It’s that time of year…birthdays, weddings, graduations, holiday picnics, end-of-school-year parties, etc. A fun time for sure, but also difficult for those of us following a special diet, like the gluten-free, casein-free diet. However, there is no need to despair! You can succeed in both eating foods that won’t make you sick and have a good time. Here are four tips on how to do this –

1. Don’t be afraid to ask questions. When you accept an invitation or make plans to attend an event, don’t be afraid to ask the host or organizer what foods they plan to serve.  It may help to ask for very specific information about the ingredients or preparation, like, “Will the juice be 100% juice, or a juice drink?” Or, “Can I have my burger/hot dog without a bun?” By having the knowledge of the menu, you can better prepare yourself and determine if you need to bring alternatives. (You may feel more comfortable about this if you explain to the host that you and/or your family are on a special diet.) This does get easier the more you do it!

2. Don’t be afraid to take your own food to an event. If you find out that the menu is not going to be GFCF, or that there may only be one or 2 things that you can eat, be bold enough to pack your own cooler of food to the event. It’s actually more comfortable to take food that you can eat than standing around at the BBQ and eating lots of watermelon and nothing else due to your GFCF diet! I do recommend letting your host know that you are bringing your own food, and why, so that it’s not awkward when you show up with your own meal.

3. Talk with your children about the food at the event before you attend. This doesn’t have to be a difficult situation for your children, if you prepare them.  I always tell my son, before we go to the event, what types of food and drink will be offered and what we will be eating. If I am planning to take alternative foods, I try to encourage my son’s input in the decision process so I know he’ll have something he likes at the event.

4. Be prepared to be asked questions about your food. This is another situation that can be a bit awkward, but it doesn’t have to be if you are prepared. It’s in our human nature to be inquisitive, so expect that people will ask why you aren’t eating a bun with your burger, or why you brought your own food. Prepare your children too; my son is now very confident in telling strangers that he can’t eat gluten or dairy. (If an eight-year-old can do it, so can you!)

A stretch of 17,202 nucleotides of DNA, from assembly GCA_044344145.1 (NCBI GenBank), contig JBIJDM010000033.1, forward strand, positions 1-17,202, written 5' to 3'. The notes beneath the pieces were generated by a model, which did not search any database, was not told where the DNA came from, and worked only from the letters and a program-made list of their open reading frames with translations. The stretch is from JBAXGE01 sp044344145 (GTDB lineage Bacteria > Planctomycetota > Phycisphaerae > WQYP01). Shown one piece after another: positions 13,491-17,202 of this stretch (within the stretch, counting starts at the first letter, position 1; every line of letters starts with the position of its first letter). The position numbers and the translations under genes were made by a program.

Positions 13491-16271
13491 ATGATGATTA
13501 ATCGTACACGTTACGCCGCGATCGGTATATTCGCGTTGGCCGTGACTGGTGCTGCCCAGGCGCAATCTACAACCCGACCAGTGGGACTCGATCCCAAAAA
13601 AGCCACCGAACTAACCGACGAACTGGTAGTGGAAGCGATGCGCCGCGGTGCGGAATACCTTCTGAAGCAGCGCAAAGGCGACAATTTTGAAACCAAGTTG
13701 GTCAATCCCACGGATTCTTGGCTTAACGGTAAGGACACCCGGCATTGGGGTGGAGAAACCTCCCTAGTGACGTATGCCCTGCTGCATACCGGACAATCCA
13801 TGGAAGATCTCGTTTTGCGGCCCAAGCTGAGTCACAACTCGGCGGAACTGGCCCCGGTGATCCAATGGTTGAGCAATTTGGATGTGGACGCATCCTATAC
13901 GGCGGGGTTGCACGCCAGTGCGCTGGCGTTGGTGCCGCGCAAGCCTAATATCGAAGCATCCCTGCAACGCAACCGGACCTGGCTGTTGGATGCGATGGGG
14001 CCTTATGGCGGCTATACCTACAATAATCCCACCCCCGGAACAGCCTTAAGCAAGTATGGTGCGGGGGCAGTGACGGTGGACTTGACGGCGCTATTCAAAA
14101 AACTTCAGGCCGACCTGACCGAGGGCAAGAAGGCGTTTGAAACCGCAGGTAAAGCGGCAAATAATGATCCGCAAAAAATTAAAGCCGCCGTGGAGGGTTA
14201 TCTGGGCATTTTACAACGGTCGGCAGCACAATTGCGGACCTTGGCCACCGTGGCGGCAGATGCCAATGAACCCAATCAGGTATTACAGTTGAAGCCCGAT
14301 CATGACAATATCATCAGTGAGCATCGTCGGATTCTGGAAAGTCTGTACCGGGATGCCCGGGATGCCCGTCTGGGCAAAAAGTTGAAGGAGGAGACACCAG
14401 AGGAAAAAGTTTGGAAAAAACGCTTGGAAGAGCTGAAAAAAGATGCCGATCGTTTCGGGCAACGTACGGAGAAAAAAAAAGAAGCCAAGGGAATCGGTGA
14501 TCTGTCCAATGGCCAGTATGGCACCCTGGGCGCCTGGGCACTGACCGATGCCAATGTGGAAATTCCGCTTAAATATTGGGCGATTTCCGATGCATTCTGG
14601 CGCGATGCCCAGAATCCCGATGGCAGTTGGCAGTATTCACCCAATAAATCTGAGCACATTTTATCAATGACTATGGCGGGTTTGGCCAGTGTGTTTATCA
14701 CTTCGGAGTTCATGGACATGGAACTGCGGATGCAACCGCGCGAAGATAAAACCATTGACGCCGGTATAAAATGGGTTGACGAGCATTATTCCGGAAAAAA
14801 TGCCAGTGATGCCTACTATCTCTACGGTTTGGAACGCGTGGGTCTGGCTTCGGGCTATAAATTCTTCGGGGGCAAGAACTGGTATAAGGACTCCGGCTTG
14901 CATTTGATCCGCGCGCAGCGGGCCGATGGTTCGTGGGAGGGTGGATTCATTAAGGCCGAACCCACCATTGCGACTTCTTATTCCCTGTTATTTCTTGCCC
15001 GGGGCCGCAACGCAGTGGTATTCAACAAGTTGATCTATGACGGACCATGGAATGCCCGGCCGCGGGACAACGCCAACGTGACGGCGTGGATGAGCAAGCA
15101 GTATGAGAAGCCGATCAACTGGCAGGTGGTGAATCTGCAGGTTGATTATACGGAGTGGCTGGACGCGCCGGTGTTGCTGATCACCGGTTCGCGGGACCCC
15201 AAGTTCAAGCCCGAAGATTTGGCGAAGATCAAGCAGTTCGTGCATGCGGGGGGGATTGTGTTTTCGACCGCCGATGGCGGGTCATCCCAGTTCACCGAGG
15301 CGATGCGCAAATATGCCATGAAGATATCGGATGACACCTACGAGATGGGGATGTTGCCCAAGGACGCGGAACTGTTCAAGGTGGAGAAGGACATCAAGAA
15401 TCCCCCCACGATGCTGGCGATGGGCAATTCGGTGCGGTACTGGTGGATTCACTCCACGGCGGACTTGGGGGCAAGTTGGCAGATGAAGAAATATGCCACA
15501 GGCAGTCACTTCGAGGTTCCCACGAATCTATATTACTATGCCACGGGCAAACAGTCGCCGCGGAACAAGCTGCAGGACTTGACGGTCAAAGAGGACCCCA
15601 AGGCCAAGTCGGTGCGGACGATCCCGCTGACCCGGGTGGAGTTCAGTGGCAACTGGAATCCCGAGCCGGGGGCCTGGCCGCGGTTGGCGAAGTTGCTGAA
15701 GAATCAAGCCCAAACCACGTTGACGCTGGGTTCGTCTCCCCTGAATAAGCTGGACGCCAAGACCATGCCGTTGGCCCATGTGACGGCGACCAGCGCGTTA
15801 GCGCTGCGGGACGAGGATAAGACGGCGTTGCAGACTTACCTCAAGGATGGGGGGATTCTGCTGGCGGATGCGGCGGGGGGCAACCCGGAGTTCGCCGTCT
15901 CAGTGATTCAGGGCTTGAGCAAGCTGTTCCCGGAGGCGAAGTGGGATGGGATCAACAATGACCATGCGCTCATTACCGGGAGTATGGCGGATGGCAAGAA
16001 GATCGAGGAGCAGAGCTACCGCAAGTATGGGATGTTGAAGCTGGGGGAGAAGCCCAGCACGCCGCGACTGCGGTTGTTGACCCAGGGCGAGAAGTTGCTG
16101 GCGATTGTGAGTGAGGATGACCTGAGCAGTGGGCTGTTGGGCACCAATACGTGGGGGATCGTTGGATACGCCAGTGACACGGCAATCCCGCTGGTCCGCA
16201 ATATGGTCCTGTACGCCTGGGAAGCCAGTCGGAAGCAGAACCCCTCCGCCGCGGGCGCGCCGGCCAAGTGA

Finally, going to these social events can be much less stressful and more fun, if you follow the above four tips and prepare yourself and your family properly. If you have additional tips, or stories of how you handled certain events, please comment below!

I was talking with my son, Nick, about how I was going to write this blog about my recipes.  He’s a second-grader and has Aspergers.  We’ve been on the GFCF diet since November 2011, so it is still fairly new to all of us.  I will admit that some of my attempts at cooking GFCF have been great, while others have been pretty awful!

I asked Nick how we should let the readers know whether he approved of the recipes on the blog, so that other moms (and children) might be interested in trying the recipes.  He suggested we do a “thumbs up” rating system.  So, now, when I make a new recipe, I ask Nick to tell me, “How many thumbs up would you give this one?” He responds according to the following scale –

Thumbs down – terrible, please don’t ever make this again!

One Thumb up – not bad, but not too great; you can make it again

Two Thumbs up – really good; please make this a lot!

Four Thumbs up – (“Wait, Mom, I don’t have that many thumbs!”) this is the best thing you’ve ever made; please keep making it all the time!

So, as you are checking out the recipes, please look for the “thumbs up” ratings from Nick right next to the recipe titles. And, please, be sure to tell us in the comments how many thumbs your family members give the recipes too!

Rachel with son Nicholas

Welcome to my blog about how “eating differently can still be delicious”. The Gluten-Free, Casein-Free diet (also known as the GFCF Diet or the Autism Diet), is not new but is gaining in popularity. Many parents of children on the Autism Spectrum have seen dramatic changes in their children after switching to this diet. As the mother of a son with Aspergers, I can speak from experience on this topic.  To read more about my story and background, please check out the About Me page.

This blog contains GFCF recipes, tips on how to follow the Gluten-Free, Casein-Free diet, as well as product and restaurant recommendations. I encourage you to check out the FAQ section if you have questions about this diet or any of these terms. Please also feel free to Contact Me with specific questions as well.

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Your Guide to Success with the GFCF Diet